2:39 PM  
Blogger Sal Monella said...

Actually, it was written in the spirit of Jack Handy (only 80s-90s SNL fans will relate).

Because this is on the web, I believe you detracters are short of the fullness of the transendental nature of my contemplation. You see, I am seated in a cave, burning incense, reading Thomas Merton, and having the existential experience of a lifetime.

I foresaw some type of steril computation of my muse coming from D. Logic, almost as if I had visited a parallel universe that was fast forwarded 4 hours and had already seen it take place. But, first, I must soften the theistic exclusivity that is evident in my post, and say that I will throw some salt over my shoulder in hopes that chance/hapenstance will work in your favor, Dr. Logic, as you travel down the beaten path of positivism. Also, I will sling the same ash at dedication to "consistency" that R. Audi does and claim --whats the use when philosophers only philosophize to other philosophers, and do so in epistemic-circularity?-

What you need, Dr. Logic, is a calgon bath of existential thomism/realism to bring you to your very own personal, existential moment in the life.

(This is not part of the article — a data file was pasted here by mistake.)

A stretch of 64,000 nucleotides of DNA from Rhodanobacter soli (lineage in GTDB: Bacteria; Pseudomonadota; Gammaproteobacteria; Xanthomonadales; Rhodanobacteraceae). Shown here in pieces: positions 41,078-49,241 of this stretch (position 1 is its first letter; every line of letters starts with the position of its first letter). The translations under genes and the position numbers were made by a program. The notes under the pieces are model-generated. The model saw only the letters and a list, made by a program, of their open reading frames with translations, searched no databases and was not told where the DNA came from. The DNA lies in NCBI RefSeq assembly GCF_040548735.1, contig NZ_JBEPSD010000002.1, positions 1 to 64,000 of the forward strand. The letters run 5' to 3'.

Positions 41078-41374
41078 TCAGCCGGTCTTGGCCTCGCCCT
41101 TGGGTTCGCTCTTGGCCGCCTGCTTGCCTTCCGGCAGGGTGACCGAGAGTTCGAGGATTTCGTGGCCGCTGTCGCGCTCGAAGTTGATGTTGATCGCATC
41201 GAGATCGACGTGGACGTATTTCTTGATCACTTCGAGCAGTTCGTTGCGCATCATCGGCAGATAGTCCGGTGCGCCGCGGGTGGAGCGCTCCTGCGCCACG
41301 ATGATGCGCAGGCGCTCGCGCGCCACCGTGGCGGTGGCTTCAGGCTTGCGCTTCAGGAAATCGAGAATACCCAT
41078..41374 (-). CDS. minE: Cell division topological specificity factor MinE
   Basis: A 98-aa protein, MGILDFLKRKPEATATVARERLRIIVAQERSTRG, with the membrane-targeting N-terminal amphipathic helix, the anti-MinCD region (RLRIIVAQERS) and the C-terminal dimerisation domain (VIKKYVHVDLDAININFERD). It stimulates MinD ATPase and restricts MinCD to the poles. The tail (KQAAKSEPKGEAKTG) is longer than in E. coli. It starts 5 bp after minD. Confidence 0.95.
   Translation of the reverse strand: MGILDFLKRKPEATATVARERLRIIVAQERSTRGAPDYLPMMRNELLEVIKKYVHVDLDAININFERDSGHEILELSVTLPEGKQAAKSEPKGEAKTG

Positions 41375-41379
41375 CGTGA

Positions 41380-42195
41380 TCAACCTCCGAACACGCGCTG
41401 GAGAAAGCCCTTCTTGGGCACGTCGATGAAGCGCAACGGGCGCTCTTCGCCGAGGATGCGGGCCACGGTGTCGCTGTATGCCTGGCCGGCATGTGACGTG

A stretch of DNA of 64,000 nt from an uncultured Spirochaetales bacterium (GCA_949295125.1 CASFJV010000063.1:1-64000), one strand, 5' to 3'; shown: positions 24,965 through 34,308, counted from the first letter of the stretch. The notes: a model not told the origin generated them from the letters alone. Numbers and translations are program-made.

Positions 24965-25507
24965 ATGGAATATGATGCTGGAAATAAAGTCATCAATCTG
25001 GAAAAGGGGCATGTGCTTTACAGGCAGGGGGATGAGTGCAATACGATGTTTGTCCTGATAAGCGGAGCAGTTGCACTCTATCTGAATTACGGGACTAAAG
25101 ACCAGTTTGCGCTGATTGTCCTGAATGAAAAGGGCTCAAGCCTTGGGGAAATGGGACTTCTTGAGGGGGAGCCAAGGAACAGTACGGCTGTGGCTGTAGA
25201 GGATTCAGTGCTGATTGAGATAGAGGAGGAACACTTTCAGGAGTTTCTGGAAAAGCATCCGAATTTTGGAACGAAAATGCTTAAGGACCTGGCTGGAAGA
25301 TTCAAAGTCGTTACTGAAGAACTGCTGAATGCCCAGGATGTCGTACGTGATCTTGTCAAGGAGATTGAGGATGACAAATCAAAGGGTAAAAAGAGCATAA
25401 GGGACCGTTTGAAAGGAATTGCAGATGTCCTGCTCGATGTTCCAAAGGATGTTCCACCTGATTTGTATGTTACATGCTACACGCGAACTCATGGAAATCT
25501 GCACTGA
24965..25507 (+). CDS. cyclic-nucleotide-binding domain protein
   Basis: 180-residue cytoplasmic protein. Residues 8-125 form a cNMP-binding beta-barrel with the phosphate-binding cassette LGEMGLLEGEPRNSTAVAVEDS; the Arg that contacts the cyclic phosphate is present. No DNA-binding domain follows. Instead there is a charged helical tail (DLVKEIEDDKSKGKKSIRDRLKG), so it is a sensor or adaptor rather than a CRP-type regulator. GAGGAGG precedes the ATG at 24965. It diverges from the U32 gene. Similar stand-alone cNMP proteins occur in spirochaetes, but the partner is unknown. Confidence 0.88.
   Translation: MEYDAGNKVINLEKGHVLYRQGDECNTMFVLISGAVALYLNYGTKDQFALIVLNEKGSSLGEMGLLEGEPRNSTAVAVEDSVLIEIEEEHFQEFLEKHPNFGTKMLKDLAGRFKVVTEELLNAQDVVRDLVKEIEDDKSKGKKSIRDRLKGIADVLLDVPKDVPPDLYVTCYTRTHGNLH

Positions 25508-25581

Listen for the sound of two hands clapping, and search for the double ended stick, and you might understand where I am coming from, my brother.

SM

PS. David Byrne rules! Psycho Killer, ques casade!! Ba Ba Ba Ba, Ba Ba Ba Ba Ba, Ba.

2:48 PM  
Blogger Qualiatative said...

It is important for Christians to help the helpless – both physically and philosophically. But ultimately, the physical will pass away. Doctors never save lives. At best, they can lengthen physical existence ever so finitely.

For this reason, I see rational theologians as more important than physicians. Christian apologists can do what the best physician cannot. They can reveal to the world the only true cure for destruction: salvation through Jesus Christ.

8:57 PM  
Blogger Doctor Logic said...

Qualiatative:

Yeah, so we should get rid of all the physicians and make them priests? That's the logical conclusion we should draw from your statement. And it's a scary thought. Of course, it's been tried before, you know. It was called the Dark Ages.

No. Pretending we are immortal isn't the answer. That just devalues our one and only physical existence.

We will soon have the technology not only to preserve physical existence indefinitely, but to improve our intellects and our capacity for all those things we hold as virtuous. That's the answer.